10.) What is your storyteller like emotionally? What effect can raging hormones do for your character? Is everything a drama? Not all teens are like this. Some are withdrawn in front of adults or in social situations. It’s important to ask yourself: What are they like around their friends and who are their friends? I would resist the urge to create a character based on a teen you know if it’s at the expense of your plot. Certain aspects or perceptions of “your teen” can influence your character, but your book is fiction. That’s why I recommend devising your plot first before you place the right teen in it.

11.) Who or what has influenced your storyteller most? Like in the movie, JUNO, the teen girl had a dry wit that sometimes referenced an older person’s humor. Not everything was “teen speak.” She was influenced by the adults in her life, using references she heard from her dad and step-mom. Her pop culture references were peppered into the humor of another generation. She still sounded young, but her dialogue appeal was more universal. Don't be afraid to make up a word or phrase to suit your character's world.

12.) What journey will your storyteller take in your book? Getting the voice right is only half the challenge. Your YA book must be about something—a plot, believable world building, and the reaction and journey of a real teen amidst it all.

13.) Don’t forget the imagery. Teen readers have great imaginations and can picture things in their heads like a movie. Give them something that triggers and engages their imaginations. Picture your book scenes on the big screen and write them that way, but don’t go overboard and slow your pace. Teens get it. Give them a glimpse and move on. They’ll roll with the imagery.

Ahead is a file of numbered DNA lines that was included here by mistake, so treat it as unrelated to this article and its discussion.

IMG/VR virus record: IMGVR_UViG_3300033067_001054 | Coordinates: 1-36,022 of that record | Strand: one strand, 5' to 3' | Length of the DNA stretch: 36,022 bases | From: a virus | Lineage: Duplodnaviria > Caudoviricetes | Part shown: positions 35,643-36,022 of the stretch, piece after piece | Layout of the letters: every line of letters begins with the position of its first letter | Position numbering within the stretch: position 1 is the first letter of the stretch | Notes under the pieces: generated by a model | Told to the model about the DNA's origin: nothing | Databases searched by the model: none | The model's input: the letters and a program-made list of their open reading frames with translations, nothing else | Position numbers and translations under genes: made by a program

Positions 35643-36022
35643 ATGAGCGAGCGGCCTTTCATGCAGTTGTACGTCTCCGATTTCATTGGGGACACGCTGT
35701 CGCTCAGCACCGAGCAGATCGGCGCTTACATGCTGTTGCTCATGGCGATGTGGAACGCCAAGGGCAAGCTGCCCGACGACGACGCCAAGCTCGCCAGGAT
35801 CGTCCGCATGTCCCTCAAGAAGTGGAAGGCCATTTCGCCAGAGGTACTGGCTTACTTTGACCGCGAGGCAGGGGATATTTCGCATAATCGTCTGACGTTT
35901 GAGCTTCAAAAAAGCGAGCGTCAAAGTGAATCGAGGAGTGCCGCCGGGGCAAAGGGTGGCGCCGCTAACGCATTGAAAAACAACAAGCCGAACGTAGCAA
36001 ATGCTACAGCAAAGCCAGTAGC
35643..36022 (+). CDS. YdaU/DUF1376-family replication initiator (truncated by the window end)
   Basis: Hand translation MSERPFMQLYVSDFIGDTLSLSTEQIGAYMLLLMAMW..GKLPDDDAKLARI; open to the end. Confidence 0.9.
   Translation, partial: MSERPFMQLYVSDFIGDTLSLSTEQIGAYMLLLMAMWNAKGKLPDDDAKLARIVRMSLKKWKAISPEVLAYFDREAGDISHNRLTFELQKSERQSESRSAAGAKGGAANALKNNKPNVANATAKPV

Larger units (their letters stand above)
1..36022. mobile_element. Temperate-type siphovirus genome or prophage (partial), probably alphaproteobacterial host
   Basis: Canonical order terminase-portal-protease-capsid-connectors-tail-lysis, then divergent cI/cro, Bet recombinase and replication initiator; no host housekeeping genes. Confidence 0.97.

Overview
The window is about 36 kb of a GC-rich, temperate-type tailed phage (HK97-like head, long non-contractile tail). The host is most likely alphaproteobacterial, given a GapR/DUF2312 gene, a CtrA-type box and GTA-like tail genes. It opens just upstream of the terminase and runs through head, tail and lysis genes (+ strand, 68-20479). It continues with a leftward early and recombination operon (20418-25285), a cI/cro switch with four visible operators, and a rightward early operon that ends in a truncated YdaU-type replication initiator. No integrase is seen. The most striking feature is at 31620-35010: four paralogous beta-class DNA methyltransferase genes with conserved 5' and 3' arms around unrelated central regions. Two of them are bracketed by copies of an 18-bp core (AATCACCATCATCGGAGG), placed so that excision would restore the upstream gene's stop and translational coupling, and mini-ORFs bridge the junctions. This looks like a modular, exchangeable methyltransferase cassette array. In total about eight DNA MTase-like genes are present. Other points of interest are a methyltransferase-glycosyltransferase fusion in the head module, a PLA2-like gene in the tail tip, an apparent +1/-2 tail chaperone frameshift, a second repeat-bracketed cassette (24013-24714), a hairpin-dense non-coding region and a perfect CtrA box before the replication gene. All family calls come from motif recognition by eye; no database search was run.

14.) Turn off your parent switch—If you’re an adult and a parent writing YA, you may find it difficult to turn off your mother or father switch, but you should consider it. Kids can read between the lines if you’re trying too hard to send them a “universal parental” message about conduct and behavior. Simply focus on your story and tap into what your teen experiences were—without censorship—and without the undertone of sending kids a special message. Your story will read as more honest, without an ulterior motive.

HERE is a link on a video about one teenager’s story from The Onion News (DISCLAIMER: I had nothing to do with making this video):